- An understanding of urban forest governance from the perspective of municipal managers is limited.
- Interview data was collected from urban forest managers in local governments in Melbourne, Australia.
- Challenges for managers’ decisions: inter-departmental coordination, community views, culture of risk aversion.
- Some other challenges varied across urban centres.
- Challenges of inner centres: lack of space, public consultation, and new developments
- Challenges of outer/regional centres: urban expansion, active use of greenspace, and lack of data.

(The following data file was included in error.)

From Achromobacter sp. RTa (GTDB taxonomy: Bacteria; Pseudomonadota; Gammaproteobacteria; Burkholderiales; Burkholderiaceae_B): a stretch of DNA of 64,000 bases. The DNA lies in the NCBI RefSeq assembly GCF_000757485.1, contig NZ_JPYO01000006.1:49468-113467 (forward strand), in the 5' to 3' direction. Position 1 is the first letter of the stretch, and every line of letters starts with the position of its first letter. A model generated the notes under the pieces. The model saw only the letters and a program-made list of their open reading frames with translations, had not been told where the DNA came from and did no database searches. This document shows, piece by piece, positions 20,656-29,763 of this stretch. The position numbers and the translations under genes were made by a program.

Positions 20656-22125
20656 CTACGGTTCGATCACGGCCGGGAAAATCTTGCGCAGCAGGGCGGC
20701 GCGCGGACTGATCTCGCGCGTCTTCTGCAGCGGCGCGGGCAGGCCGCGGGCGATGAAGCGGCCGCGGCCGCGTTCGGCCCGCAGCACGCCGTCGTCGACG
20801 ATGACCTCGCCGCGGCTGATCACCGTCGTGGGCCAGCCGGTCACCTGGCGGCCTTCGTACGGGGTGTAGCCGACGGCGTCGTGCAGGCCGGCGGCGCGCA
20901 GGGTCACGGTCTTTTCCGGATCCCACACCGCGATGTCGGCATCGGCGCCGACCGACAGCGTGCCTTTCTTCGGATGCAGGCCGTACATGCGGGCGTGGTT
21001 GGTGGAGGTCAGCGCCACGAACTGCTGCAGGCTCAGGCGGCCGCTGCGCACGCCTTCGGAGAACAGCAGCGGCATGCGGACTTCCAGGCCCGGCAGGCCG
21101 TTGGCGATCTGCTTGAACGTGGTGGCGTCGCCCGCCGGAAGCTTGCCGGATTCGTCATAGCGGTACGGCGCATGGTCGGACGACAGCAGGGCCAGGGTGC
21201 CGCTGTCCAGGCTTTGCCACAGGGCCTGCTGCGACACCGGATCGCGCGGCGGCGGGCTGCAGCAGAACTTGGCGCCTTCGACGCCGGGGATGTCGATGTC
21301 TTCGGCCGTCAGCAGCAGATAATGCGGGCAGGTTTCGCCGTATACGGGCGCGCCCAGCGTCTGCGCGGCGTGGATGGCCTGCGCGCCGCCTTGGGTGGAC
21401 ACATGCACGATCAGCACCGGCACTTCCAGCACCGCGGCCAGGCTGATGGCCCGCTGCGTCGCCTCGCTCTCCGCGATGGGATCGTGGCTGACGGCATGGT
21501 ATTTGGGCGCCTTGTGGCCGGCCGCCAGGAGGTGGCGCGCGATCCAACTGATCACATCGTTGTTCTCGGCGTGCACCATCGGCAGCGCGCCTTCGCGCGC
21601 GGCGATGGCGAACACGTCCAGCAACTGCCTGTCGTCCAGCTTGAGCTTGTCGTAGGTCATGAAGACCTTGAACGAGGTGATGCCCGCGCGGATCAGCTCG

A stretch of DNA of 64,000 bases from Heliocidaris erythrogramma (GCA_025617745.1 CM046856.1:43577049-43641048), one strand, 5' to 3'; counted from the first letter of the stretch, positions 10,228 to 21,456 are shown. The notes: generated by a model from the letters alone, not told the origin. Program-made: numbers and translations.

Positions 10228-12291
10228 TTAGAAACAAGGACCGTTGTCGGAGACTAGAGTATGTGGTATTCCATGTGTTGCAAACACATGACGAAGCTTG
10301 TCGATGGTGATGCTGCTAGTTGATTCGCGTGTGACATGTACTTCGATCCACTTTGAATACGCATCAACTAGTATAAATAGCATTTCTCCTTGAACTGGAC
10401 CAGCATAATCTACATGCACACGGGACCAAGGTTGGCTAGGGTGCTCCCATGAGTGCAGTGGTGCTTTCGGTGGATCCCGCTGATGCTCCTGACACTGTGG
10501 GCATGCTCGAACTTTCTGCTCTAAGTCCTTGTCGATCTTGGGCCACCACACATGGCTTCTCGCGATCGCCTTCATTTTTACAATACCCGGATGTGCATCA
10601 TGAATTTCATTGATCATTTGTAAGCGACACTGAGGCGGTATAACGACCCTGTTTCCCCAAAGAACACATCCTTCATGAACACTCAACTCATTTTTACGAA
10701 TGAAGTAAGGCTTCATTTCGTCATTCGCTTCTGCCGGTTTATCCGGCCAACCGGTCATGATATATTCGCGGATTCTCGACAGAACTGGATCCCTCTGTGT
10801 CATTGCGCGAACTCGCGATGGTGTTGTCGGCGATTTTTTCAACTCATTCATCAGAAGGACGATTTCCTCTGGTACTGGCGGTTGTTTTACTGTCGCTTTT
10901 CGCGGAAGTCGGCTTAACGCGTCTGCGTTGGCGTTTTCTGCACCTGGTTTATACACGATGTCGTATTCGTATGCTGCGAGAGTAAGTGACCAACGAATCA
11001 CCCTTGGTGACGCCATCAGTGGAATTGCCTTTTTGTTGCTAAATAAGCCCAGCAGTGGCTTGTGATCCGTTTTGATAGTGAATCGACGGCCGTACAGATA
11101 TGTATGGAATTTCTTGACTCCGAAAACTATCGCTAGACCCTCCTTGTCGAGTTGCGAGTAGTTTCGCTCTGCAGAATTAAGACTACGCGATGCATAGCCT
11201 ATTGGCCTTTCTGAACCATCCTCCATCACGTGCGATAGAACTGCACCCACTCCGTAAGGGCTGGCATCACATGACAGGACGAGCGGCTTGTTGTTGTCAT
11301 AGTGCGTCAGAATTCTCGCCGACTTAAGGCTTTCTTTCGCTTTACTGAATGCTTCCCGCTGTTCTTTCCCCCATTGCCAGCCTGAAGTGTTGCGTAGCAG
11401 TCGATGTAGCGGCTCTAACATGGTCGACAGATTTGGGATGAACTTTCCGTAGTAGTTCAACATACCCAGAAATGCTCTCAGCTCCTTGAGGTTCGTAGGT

Awareness of the benefits of urban trees has led many cities to develop ambitious targets to increase tree numbers and canopy cover. Policy instruments that guide the planning of cities recognize the need for new governance arrangements to implement this agenda. Urban forests are greatly influenced by the decisions of municipal managers, but there is currently no clear understanding of how municipal managers find support to implement their decisions via new governance arrangements. To fill this knowledge gap, we collected empirical data through interviews with 23 urban forest municipal managers in 12 local governments in Greater Melbourne and regional Victoria, Australia, and analysed these data using qualitative interpretative methods through a governance lens. The goal of this was to understand the issues and challenges, stakeholders, resources, processes, and rules behind the decision-making of municipal managers. Municipal managers said that urban densification and expansion were making it difficult for them to implement their strategies to increase tree numbers and canopy cover. The coordination of stakeholders was more important for managers to find support to implement their decisions than having a bigger budget. The views of the public or wider community and a municipal government culture of risk aversion were also making it difficult for municipal managers to implement their strategies. Decision-making priorities and processes were not the same across urban centres. Lack of space to grow trees in new developments, excessive tree removal, and public consultation, were ideas more frequently raised in inner urban centres, while urban expansion, increased active use of greenspaces, and lack of data/information about tree assets were concerns for outer and regional centres. Nonetheless, inter-departmental coordination was a common theme shared among all cities. Strengthening coordination processes is an important way for local governments to overcome these barriers and effectively implement their urban forest strategies.